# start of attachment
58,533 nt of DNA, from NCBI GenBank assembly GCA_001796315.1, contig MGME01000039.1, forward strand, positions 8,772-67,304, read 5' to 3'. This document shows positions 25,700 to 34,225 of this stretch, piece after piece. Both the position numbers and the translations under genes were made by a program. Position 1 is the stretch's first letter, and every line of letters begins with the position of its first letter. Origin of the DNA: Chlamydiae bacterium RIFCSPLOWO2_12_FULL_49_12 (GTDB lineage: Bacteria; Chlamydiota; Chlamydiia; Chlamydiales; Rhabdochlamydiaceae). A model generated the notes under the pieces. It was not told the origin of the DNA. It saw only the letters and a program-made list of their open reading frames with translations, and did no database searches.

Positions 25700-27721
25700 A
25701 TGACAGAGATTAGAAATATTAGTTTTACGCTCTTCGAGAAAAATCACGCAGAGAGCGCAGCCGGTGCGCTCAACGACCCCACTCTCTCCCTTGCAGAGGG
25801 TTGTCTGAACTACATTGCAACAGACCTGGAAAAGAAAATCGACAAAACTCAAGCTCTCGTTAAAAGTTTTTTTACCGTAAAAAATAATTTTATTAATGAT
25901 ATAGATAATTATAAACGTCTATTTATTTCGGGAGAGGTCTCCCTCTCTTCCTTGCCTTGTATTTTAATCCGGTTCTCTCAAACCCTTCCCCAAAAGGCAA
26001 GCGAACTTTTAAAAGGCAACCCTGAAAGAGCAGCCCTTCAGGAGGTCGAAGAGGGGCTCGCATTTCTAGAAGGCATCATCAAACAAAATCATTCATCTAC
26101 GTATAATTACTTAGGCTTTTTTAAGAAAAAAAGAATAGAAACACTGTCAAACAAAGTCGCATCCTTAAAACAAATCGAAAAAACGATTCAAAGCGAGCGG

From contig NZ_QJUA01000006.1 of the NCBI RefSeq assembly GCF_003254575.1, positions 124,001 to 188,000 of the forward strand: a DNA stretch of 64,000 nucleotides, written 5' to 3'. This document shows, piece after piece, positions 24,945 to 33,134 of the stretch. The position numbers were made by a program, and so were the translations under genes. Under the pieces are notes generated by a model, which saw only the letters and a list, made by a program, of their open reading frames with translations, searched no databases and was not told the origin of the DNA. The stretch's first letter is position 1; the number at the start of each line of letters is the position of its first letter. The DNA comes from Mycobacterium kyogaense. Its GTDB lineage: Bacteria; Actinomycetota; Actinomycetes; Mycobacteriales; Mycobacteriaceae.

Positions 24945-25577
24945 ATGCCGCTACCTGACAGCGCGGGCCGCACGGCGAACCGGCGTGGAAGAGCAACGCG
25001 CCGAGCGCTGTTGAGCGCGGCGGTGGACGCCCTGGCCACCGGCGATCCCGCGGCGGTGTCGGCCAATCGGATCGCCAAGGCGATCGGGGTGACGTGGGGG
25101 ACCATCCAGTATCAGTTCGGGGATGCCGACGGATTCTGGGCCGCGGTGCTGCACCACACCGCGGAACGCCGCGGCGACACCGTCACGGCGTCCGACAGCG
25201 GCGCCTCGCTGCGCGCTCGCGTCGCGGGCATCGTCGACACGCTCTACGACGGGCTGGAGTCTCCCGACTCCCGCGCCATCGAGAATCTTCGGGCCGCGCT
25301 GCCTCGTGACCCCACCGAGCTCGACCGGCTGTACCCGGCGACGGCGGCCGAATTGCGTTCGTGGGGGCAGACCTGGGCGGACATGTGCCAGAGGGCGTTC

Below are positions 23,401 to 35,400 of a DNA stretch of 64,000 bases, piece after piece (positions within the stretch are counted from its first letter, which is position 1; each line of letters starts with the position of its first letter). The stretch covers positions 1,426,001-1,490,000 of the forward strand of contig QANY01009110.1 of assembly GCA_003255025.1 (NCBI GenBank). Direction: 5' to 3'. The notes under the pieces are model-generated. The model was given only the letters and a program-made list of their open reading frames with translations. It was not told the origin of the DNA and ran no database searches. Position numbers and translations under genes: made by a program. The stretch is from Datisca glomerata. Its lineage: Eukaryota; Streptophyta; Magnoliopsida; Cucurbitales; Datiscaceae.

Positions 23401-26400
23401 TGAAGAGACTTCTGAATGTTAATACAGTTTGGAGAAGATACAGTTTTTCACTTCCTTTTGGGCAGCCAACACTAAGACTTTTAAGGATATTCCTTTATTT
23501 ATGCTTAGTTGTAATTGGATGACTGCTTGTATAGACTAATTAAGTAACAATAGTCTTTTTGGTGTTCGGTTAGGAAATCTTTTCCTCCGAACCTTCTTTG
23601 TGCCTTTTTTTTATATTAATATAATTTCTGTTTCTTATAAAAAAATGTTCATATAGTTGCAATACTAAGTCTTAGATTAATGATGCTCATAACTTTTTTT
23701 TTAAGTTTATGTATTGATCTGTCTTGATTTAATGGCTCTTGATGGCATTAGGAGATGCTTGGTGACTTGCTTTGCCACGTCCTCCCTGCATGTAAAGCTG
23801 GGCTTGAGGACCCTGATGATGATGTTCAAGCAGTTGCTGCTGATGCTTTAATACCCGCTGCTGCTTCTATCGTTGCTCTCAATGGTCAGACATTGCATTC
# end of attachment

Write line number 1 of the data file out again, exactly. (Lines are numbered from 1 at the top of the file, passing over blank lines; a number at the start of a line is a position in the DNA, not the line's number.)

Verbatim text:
58,533 nt of DNA, from NCBI GenBank assembly GCA_001796315.1, contig MGME01000039.1, forward strand, positions 8,772-67,304, read 5' to 3'. This document shows positions 25,700 to 34,225 of this stretch, piece after piece. Both the position numbers and the translations under genes were made by a program. Position 1 is the stretch's first letter, and every line of letters begins with the position of its first letter. Origin of the DNA: Chlamydiae bacterium RIFCSPLOWO2_12_FULL_49_12 (GTDB lineage: Bacteria; Chlamydiota; Chlamydiia; Chlamydiales; Rhabdochlamydiaceae). A model generated the notes under the pieces. It was not told the origin of the DNA. It saw only the letters and a program-made list of their open reading frames with translations, and did no database searches.